Thank you so much, Kobe. And we now have Senator Lena Gonzalez here. So wanna welcome up to the podium, or at least to the table. We’ve got a good spot for you at the name time. Perfect. Perfect. Um, so I will give a very brief introduction, but I don’t wanna steal from your time for Marks. Um, Senator Gonzalez represents the 33rd district, um, and it’s nearly 1 million residents in the south, Southeast Los Angeles and Long Beach areas. Um, she’s an extremely strong voice for working families, advocating to improve working conditions, prioritizing the fight for a clean environment, digital inclusion, LGBTQ plus women’s rights and policies around economic ity, a small business so much, um, among other positions she serves as the chair of the Senate Transportation Committee, um, which is a huge milestone for, uh, women in the Latino and Latina community. Um, so without further. And she just so happens to be, uh, the single biggest reason why we passed SB 1137 into law. Um, so thank you Senator Gonzalez, and along with all of you, um, so Senator Gonzalez, take it away. Oh, sure. Yeah.

Senator Lena Gonzalez (10:07):

Well, thank you so much for having me. And I, I, I appreciate all the kudos, but I really couldn’t do it without all of you. Many of you have been working on this, as Kobe mentioned, for meant though I commented a lot of the glory. But really it’s, it’s our environmental justice communities. Uh, it’s so many of you academics, the scientists that provided the, the data in the background as to why we needed to have what we all think is pretty, uh, reasonable, a health protection zone for people living near oil drilling. We want a health protection zone. 3,200 feet doesn’t seem like a lot to ask for, but in this climate, even when people say in California, you’ve got a super majority, you, you can get this done even in the super majority, we know, and I’m preaching to the choir here, that it still remains very difficult, very, very difficult to get these types of legislation passed.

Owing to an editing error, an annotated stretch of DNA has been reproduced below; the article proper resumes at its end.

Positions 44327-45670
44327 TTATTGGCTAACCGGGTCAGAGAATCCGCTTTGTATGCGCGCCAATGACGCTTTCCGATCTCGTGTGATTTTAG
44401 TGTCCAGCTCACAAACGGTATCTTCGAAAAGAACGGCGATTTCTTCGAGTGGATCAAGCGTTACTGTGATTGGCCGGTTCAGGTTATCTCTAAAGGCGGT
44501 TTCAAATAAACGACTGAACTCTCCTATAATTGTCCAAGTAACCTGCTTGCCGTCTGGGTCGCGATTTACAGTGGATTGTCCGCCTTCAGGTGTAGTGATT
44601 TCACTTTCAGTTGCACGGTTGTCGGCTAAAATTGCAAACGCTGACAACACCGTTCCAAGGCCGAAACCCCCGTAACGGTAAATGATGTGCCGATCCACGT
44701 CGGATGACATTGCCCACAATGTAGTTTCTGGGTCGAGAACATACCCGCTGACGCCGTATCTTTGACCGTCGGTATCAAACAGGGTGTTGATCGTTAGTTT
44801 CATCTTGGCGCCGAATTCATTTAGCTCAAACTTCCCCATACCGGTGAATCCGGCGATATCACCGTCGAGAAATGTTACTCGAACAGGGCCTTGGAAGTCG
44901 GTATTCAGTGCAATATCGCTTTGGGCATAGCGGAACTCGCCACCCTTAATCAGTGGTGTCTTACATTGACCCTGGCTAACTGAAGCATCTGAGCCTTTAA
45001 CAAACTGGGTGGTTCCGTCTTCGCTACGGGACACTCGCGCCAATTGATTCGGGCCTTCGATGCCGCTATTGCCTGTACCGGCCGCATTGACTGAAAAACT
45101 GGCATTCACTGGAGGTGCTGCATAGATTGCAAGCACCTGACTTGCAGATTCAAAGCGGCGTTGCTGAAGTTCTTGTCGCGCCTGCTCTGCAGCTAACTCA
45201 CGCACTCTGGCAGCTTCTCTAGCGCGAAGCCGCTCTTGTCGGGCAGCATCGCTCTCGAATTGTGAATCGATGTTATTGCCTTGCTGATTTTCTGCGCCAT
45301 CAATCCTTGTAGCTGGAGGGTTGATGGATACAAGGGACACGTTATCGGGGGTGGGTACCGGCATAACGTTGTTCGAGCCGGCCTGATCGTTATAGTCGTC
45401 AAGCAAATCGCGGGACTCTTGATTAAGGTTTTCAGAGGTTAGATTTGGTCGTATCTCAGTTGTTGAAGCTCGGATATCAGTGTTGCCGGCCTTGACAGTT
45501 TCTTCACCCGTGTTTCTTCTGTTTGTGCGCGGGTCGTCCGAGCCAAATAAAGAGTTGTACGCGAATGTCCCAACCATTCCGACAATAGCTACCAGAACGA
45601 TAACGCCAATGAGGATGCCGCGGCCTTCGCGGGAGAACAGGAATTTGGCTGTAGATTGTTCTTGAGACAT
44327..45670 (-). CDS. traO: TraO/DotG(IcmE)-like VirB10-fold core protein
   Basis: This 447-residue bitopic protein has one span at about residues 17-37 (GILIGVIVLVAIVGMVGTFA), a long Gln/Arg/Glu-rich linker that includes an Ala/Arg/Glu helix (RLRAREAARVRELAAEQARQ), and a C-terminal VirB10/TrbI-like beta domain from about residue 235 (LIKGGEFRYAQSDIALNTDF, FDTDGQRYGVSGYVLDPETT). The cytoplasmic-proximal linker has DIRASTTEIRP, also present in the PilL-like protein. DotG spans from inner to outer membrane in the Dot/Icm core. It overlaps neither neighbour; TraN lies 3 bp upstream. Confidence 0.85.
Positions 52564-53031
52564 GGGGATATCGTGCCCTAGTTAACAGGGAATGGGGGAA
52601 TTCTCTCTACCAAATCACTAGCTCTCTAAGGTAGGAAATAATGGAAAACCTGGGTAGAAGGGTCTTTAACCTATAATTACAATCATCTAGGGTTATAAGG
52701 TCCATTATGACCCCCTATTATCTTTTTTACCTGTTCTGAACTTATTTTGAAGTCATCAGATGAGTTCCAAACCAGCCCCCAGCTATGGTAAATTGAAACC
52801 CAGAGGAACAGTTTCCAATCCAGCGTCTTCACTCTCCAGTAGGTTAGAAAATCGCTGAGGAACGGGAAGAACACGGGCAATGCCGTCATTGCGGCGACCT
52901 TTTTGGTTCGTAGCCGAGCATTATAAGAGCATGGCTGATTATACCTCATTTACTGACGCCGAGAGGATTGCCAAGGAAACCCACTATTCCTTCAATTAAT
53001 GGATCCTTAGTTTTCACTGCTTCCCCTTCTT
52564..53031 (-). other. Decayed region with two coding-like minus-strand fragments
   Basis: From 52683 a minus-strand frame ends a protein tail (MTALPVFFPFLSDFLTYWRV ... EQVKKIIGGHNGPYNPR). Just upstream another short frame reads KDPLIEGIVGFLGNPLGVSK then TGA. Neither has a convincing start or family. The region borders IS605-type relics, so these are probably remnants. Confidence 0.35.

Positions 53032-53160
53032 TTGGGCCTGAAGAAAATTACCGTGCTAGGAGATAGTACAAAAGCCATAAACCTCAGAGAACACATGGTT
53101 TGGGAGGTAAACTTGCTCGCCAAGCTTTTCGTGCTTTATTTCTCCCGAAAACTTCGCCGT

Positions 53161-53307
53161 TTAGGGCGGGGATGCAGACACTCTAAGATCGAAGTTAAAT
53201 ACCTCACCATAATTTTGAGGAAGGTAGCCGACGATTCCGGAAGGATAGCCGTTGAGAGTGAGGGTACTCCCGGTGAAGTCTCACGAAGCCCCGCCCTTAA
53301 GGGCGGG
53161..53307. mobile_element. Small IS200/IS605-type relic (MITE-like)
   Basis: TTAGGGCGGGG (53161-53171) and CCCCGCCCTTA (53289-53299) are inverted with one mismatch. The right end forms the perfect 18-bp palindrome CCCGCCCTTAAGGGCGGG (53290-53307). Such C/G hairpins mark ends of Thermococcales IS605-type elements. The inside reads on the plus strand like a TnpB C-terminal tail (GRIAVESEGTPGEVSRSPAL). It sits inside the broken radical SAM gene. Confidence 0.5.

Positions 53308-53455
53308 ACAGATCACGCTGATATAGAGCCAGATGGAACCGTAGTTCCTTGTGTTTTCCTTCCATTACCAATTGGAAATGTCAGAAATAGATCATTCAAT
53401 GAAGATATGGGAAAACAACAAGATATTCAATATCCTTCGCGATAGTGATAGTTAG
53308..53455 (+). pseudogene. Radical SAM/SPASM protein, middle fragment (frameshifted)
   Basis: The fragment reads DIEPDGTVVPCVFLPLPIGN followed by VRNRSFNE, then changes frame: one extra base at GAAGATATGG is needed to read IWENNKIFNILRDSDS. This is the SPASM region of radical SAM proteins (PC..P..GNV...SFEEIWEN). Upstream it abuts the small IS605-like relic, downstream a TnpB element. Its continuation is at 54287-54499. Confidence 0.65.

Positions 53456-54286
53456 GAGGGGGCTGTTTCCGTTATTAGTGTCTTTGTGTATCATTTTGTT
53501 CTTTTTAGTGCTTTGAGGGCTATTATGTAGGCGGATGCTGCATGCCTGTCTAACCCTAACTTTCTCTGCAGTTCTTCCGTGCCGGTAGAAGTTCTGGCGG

Um, we knew that in the Senate it passed with barely 21 votes. That’s all you need to get it off it just by the hair arch Chin, chin. Got it, got it. Moved forward and in the assembly it took a while, just sat there to get 41 votes and then the 43 votes needed. It’s very difficult. But so many of you for keeping up the fight with us to ensure that we get these really integral, uh, pieces of legislation passed because back home where I live in South Los Angeles and Long Beach, west Long Beach, where oil has been in our history books for over a hundred years, um, we know that the status quo no longer, uh, is acceptable. We have to move on and we have to ensure everyone is at the table. So thank you for having me.